Tag Archives: Moon

Friday Link Pack 02/27/2015

It’s Friday! That means it’s time to share a few links I’ve found over the last few days. Some of these I mention on Twitter, if you’re not already following me there, please do! Have a link I should feature in the upcoming link pack? Click here to email me and let me know! (Include a website so I can link to you as well.) Away we gooooo…

Writing:

Publishers Bypass Literary Agents To Discover Bestseller Talent
With the market currently in flux this isn’t really all that surprising. Just make sure to get a good contract lawyer.

10 Famous Writers’ Houses Worth Visiting
Planning a trip? Mental Floss assembles a top ten list of former abodes of classic authors, from Hemingway’s, to Dickenson’s, to Twain’s. Is it just me or did all these folks have huge houses?

Best-Sellers Initially Rejected
Rejection is apart of every writer’s life, and I mean every writer. Check out this list of enormous hits that were rejected by publishers.

Upcoming Appearances
This week I launched a new section on the site. Interested in meeting me? Want to pick up a signed copy from me directly? Under the “Appearances” tab you’ll find a handy list of the future conventions, readings, and appearances that I’ll be making.

Art:

Mir
This Norwegian firm specializes in the portrayal of “unbuilt architecture” through a technique they call “natural visualisation.” Simply stunning.

Random:

Five Things I Didn’t Get About Making Video Games (Until I Did It)
Before he got into the industry, Anthony Burch was a reviewer of video games. In this article he explains the separation that exists between reviews and actually development. While this piece focuses on games, this article could be written for any creative endeavor. As consumers it’s easy to forget how much time, blood, sweat, and tears go into something creative from games to art to books to music. It’s hard work, even if you hate it.

Why I’m Volunteering to Die on Mars
Fascinating piece from Sonia Van Meter, one of the Mars One 100, about leaving earth and going to live on Mars… permanently.

Yoga Fhtagn
So you’re a newly minted health goth looking for a fresh Lovecraftian take on yoga? Well, look no further, YouTuber Laurie Penny has you covered.

Earth’s Other ‘Moon’ And Its Crazy Orbit
Did you know Earth had another smaller (and drunker) moon? Well it does!

Random Wikipedia Article of the Week:

Wherein I got to Wikipedia and hit Random Article until I find something good/weird/offensive/hilarious/interesting/etc. This weeks entry:

Aerocar
Aerocar International’s Aerocar (often called the Taylor Aerocar) was an American roadable aircraft, designed and built by Moulton Taylor in Longview, Washington, in 1949. Although six examples were built, the Aerocar never entered production.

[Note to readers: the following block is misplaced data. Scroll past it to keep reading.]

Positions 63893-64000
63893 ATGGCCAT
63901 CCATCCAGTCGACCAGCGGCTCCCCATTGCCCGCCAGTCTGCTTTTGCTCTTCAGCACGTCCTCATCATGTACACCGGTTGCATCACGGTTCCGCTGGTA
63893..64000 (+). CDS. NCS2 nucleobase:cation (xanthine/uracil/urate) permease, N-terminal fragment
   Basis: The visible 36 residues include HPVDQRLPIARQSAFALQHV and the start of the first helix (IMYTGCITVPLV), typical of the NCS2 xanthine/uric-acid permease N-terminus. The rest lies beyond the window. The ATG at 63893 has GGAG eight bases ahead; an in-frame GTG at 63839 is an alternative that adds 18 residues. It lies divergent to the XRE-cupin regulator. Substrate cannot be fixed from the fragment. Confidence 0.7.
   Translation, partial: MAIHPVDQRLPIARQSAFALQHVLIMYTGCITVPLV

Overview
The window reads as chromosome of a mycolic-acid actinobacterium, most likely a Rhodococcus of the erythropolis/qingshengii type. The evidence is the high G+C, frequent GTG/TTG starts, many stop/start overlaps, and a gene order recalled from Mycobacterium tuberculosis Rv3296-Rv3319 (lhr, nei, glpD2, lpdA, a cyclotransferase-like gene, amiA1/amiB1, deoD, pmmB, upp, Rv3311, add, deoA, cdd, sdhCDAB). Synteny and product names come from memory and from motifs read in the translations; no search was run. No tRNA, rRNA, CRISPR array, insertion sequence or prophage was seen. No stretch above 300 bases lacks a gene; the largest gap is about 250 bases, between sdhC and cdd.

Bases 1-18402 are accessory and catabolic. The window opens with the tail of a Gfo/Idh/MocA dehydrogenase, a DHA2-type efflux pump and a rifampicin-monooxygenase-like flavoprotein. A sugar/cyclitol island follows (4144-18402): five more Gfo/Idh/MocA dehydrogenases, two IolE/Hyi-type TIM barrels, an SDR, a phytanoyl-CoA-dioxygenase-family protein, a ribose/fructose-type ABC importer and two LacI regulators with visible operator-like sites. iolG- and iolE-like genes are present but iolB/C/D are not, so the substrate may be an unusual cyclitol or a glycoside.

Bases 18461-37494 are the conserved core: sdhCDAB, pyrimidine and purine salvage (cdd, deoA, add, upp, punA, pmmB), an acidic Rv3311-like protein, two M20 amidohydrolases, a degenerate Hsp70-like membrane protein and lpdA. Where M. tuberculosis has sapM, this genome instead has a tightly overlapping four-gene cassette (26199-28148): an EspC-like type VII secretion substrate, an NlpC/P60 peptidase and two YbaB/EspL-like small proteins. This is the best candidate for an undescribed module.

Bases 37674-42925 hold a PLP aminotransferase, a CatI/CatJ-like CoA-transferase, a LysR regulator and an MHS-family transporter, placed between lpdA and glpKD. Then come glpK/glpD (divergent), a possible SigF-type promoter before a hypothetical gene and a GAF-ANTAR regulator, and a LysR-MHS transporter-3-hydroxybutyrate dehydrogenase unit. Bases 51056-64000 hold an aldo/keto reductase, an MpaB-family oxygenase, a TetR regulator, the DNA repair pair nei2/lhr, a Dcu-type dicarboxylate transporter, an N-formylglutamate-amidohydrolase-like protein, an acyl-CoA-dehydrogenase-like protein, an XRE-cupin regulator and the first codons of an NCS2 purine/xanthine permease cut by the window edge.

Lovecraft Story of the Week:

The Disinterment
Things aren’t always what they seem…

Gif of the Week:

Me, everyday.

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Friday Link Pack—End of the Year Edition (2013)

Medieval & Renaissance  Cartographic Sea Monsters

Every Friday I compile a list of my favorite links I’ve seen throughout the week. Since this is the last Friday of the year I figured I’d go back and see what interested you the most and combine them into an End of Year Edition that featured the most popular links. Have a link I should feature in the upcoming year? Let me know!

Writing:

Random Story Title Generator
The name says it all, while the results are often silly I do find it great for brainstorming. Let me know when your first edition of: “Madman Fights Desert” hits bookstores. I’ll be at the front of the line.

12 Real Life Inventions That Science Fiction is Neglecting at its Peril
One of my favorite bloggers, Charlie Jane Anders, compiled a list of real life inventions that has been neglected by modern science fiction. If you’re looking for some inspiration for your own project look no further. There’s a lot here.

The Best Symbols To Throw Some Scare Into Your Story
I am a huge fan of symbolism. I think it can add an extra layer of depth for the readers willing to do the leg work. It also creates a richer experience overall. In this post Lauren shared a few spooky symbols you can add to your own writing. No surprise this made the list. Lauren’s posts are always amazing.

Art:

Jason Thompson’s “Lovecraft’s Dream Quest”
There was a lot of interest in this visual retelling of Lovecraft’s Dream Cycle. Not only is it beautiful but Thompson’s style has a level of detail rarely seen in the webcomic space. Worth spending time with.

Sean Cumiskey’s Fan Art for The Stars Were Right
I loved this piece when Sean sent it to me. I still love it today. Dark, moody, engaging. Apparently you all liked it as much as me.

Heath Lewis’ Wowly Heck
Heath Lewis (who created some awesome fan art) also started Wowly Heck—his experimental blog featuring new spins on some amazing monsters that you all loved. Very cool stuff.

Random:

Behold, the Moon as you’ve never seen it before
It’s a rad animated gif of the Moon! Who doesn’t love the moon!?

8 Ruined Cities That Remain a Mystery to This Day
io9‘s list of ruined cities is not only fascinating but also a great way to awaken your inner Indiana Jones. (Like your inner Indiana Jones was ever asleep.)

Medieval & Renaissance Cartographic Sea Monsters
BibliOdyssey’s great post exploring the subject of monsters on old maps. It includes some great high-resolution scans of the creatures: Renaissance-style dolphins with strange ducks bills, horned whales devouring ships, even the elusive marine chicken.

Lovecraft Story of the Year:

Unda; or, The Bride of the Sea
I was feeling a bit nautical when I selected this poem, apparently you all were as well. Out of all the “Lovecraft Story of the Week” it generated the most interest.

Farewell Gif of the Year:

Good ol' Ford

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